Underwriters and accountants will have many opportunities to advise companies in interpreting and implementing the Sarbanes-Oxley Act, but they should be aware of the increased exposure to risk, attendees at the most recent the PLUS E&O Symposium were told.
Douglas Carmichael, chief auditor for the Public Company Accounting Oversight Board, reviewed the requirements of the Act and said the responsibilities for managers and accountants go beyond adhering to generally accepted accounting principles (GAAP). He outlined the procedures for disclosing financial weaknesses or deficiencies, and he described the penalties under the Act for failure to do so.
“Compliance with accounting standards won’t be a comprehensive defense if you had criminal intent,” Carmichael said.
Criminal penalties associated with improper financial reporting would differ if they were “knowing,” which implies recklessness versus “willful,” which implies actual knowledge or intent, Carmichael said.
David A. Sukert, senior vice president for Aon Insurance Services, said that companies have a continuing obligation to stay on top of the changes involved in implementing Sarbanes-Oxley. He said that market reaction so far has not been different from other areas of practice–client selection is still the theme. Before taking on a client, consulting firms need to be sure they can do the job and have the requisite personnel. “You also have to ask yourself, ‘Will this be part of our long-term succession plan?'” Sukert said.
Mario Lemme, president of Lemme Insurance Group Inc., agreed. He added that underwriters and brokers need to get clients talking. “You want your clients to be transparent and educate the underwriters.”
Lemme also observed that the shortage of qualified people in the accounting field is a concern. Although Sarbanes-Oxley is aimed at private companies, he said he believes it will cascade to not-for-profit companies.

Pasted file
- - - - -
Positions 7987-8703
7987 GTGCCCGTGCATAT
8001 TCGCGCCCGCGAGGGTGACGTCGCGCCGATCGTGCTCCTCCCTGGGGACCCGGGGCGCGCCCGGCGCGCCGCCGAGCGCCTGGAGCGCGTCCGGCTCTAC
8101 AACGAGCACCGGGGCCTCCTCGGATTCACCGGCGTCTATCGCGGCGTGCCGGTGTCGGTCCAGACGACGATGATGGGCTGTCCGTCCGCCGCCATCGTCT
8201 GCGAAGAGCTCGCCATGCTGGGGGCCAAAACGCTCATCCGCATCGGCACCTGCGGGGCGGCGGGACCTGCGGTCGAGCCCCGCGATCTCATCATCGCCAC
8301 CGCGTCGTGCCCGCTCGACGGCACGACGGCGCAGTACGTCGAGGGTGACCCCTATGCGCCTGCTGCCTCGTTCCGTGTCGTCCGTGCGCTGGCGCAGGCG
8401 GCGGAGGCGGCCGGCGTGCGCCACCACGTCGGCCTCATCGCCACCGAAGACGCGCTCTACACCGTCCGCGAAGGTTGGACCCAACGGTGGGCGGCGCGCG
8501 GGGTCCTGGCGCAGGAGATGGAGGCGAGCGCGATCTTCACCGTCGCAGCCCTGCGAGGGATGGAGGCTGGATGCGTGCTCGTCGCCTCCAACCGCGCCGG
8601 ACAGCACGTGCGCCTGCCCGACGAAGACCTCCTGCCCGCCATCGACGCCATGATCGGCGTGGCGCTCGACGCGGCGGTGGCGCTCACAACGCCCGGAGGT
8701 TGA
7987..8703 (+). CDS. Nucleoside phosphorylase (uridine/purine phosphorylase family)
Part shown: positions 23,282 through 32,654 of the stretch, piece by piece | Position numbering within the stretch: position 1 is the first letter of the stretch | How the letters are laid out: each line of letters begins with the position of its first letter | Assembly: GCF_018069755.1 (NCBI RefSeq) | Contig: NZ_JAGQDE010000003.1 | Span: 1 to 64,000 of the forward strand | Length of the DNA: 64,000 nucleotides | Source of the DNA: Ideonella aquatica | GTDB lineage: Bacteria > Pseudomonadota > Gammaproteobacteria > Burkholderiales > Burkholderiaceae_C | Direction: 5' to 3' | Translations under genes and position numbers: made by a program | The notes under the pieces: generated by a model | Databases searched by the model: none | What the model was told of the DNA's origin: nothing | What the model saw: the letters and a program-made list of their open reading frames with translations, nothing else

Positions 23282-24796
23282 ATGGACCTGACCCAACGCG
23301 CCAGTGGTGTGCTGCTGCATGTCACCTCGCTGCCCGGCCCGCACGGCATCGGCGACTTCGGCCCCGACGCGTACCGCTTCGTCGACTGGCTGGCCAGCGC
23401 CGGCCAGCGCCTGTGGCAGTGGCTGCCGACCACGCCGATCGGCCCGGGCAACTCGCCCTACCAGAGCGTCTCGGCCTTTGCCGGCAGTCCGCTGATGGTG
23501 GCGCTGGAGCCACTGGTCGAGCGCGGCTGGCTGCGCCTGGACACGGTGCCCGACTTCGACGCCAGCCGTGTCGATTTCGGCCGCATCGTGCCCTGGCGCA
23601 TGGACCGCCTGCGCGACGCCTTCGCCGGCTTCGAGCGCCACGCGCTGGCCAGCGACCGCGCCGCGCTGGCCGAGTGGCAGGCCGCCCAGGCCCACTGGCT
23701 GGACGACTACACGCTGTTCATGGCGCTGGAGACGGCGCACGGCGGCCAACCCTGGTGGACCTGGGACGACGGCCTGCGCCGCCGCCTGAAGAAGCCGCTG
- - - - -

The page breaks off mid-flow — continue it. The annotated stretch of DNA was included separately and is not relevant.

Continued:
Thomas Manisero, member of Wilson, Elser, Moskowitz, Edelman and Dicker LLP, and co-chairman of the firm’s Professional Liability Practice Team, discussed the claims likely to be generated by SOX consulting. He suggested the first step for consulting firms is to put clear provisions in engagement letters. Manisero said auditors will be sued if there is a loss or claim due to internal control failures.
Manisero cautioned that “there is an opportunity for exposure for these firms–this is not a risk-free way to make money.” He said that there are risk management tools that firms should take advantage of, including having liability provisions in their engagement letters. Provisions could be made that management will indemnify consultants, if the consultants face liability, as another level of protection, he said.
Carmichael added that because the deadline has been extended for some filers, there may be a debate over who is at fault–the company or the consulting firm–if the company doesn’t meet the deadline.
The PLUS E&O panel was moderated by John Wynn, assistant vice president at AXIS PRO.
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